Fostering and adoption charity TACT has expressed concern over a sharp rise in the use of Special Guardianship Orders (SGOs) in England.
Recently released statistics from the Department for Education on children in care apparently show that the use SGOs in England has risen 20.2% from 2770 to 3330. Between 2010 and 2014 the figure has increased 158%.
TACT explains that a Special Guardianship Order is an order made by the court under the Adoption and Children Act 2002. It enables a child or a young person to live with someone permanently and gives legal status for non-parents who wish to care for that child or young person in a long term secure placement. Parental responsibility is shared between the special guardian and the birth parent.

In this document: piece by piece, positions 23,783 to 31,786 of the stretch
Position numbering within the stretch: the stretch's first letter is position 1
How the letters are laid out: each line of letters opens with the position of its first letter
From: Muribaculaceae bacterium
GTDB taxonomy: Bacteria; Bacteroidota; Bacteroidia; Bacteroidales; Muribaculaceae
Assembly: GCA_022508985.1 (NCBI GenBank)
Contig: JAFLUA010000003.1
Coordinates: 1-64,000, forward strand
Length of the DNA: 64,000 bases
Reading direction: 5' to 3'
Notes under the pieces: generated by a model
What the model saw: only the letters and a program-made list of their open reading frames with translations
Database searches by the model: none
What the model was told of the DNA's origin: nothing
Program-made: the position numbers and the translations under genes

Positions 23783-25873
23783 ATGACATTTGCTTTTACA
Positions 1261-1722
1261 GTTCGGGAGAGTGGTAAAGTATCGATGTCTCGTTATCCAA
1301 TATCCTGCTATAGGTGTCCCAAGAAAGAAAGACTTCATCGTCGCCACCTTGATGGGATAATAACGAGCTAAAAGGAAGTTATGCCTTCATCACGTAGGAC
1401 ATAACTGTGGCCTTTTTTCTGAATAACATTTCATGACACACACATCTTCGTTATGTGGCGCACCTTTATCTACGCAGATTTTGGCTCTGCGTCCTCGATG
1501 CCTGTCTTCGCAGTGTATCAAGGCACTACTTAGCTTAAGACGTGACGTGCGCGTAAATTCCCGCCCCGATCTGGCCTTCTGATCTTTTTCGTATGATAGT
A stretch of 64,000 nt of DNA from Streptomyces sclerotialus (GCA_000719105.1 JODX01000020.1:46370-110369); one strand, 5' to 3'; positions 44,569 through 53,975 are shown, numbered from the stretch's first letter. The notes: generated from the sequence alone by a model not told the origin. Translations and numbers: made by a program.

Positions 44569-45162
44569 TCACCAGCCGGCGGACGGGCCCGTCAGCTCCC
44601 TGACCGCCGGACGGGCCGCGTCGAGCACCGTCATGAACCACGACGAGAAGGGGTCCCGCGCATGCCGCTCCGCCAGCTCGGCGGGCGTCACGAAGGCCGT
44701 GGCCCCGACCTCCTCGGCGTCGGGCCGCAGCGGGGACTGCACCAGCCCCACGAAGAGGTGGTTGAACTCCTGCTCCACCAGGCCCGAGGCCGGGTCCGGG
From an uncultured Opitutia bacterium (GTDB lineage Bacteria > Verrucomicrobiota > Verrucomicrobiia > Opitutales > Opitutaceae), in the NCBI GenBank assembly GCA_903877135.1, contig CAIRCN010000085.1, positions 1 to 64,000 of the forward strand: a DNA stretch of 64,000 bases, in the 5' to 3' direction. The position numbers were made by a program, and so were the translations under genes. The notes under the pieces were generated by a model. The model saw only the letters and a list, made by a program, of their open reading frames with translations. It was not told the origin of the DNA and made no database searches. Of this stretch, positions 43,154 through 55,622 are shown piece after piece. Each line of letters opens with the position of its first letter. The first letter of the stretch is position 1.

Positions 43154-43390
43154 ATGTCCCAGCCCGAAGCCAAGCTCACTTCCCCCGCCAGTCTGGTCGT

TACT has been a strong supporter of the use of SGOs, which can give children who have been in care the security and stability they need to thrive. However, the charity is concerned that this sharp rise might indicate that the use of orders is extending beyond the original intentions.
“SGOs were introduced to allow young people stability and permanence,” said TACT CEO Andy Elvin. “We are, however, worried that this dramatic rise indicates that they are being increasingly used inappropriately.”
“TACT is aware of foster carers being asked to consider special guardianship shortly after a placement is made, or placements being made only on condition that an SGO is part of the care plan,” he added. “SGOs should only be considered when the time is right for carers and the young person.”
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